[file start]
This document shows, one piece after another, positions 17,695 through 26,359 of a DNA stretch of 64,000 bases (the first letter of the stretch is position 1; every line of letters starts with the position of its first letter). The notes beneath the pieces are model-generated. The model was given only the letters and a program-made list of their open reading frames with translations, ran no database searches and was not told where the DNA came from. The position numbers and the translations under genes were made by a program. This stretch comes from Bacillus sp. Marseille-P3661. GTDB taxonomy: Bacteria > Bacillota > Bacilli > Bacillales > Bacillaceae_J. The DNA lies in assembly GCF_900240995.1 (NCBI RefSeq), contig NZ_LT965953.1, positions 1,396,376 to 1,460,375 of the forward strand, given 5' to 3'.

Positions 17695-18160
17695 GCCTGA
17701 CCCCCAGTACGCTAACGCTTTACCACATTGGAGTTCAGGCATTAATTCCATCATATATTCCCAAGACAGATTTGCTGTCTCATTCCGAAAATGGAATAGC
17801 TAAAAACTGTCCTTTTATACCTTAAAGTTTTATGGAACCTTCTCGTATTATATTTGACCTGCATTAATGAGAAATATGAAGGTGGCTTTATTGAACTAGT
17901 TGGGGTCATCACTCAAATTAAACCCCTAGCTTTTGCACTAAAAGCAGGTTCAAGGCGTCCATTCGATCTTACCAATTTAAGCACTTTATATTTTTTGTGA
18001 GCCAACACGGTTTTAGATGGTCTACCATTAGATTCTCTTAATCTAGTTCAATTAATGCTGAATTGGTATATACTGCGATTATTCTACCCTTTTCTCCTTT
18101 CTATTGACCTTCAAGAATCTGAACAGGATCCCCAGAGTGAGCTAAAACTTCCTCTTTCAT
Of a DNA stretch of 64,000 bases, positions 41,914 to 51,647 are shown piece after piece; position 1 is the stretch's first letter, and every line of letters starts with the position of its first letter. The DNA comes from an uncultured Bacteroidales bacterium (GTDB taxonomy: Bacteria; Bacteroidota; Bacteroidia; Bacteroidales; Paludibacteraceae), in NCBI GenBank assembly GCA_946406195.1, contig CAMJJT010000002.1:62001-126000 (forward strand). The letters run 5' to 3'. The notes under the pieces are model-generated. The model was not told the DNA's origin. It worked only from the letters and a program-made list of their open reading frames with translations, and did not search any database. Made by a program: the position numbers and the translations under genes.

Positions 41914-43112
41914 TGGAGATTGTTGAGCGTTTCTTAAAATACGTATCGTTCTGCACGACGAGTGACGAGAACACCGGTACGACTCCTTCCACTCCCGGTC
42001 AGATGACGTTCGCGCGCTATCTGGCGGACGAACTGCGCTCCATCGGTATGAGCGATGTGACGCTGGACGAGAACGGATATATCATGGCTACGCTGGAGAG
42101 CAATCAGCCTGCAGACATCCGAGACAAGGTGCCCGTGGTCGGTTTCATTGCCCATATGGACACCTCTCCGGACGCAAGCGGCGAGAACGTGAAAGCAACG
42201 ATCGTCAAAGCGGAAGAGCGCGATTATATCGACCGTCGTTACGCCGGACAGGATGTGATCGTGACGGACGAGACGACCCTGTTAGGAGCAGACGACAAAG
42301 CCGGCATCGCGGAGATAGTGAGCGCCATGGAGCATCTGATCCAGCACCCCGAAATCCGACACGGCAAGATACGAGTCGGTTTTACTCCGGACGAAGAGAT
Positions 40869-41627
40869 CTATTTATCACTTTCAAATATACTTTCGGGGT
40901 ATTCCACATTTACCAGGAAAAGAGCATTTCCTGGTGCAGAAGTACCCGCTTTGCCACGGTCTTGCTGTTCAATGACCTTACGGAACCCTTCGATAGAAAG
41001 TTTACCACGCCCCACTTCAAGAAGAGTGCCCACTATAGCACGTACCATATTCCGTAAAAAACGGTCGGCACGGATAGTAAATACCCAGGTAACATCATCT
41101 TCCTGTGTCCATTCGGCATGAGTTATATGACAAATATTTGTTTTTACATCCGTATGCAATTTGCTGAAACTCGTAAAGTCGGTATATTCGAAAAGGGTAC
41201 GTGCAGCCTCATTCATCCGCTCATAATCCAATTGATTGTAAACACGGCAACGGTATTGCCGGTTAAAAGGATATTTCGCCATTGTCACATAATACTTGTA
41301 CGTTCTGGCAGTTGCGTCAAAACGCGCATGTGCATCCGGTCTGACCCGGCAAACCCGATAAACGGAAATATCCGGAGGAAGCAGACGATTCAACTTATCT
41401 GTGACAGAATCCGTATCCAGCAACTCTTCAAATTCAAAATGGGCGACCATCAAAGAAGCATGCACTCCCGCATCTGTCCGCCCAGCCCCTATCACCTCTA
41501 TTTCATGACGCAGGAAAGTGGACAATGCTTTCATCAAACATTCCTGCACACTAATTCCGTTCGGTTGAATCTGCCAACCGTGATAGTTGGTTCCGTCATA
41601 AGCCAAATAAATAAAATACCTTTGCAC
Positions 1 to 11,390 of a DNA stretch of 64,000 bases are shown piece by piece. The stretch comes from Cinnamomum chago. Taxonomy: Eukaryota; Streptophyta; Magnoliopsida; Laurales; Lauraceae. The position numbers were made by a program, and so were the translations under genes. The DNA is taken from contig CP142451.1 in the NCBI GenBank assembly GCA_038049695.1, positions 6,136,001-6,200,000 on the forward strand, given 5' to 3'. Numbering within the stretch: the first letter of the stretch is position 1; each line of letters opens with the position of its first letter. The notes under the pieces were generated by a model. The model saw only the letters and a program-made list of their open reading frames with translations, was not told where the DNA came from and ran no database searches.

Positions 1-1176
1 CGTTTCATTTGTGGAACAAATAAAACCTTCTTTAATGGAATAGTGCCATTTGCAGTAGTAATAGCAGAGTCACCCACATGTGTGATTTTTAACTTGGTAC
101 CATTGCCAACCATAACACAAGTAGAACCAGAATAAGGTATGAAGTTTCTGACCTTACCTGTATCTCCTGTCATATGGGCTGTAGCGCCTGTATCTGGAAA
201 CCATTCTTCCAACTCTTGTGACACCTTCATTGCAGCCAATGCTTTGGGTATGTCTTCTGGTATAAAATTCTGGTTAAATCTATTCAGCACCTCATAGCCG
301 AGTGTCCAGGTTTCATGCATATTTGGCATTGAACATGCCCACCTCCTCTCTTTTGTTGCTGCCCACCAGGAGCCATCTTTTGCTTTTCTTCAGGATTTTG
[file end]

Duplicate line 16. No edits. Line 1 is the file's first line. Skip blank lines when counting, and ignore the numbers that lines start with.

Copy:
Positions 40869-41627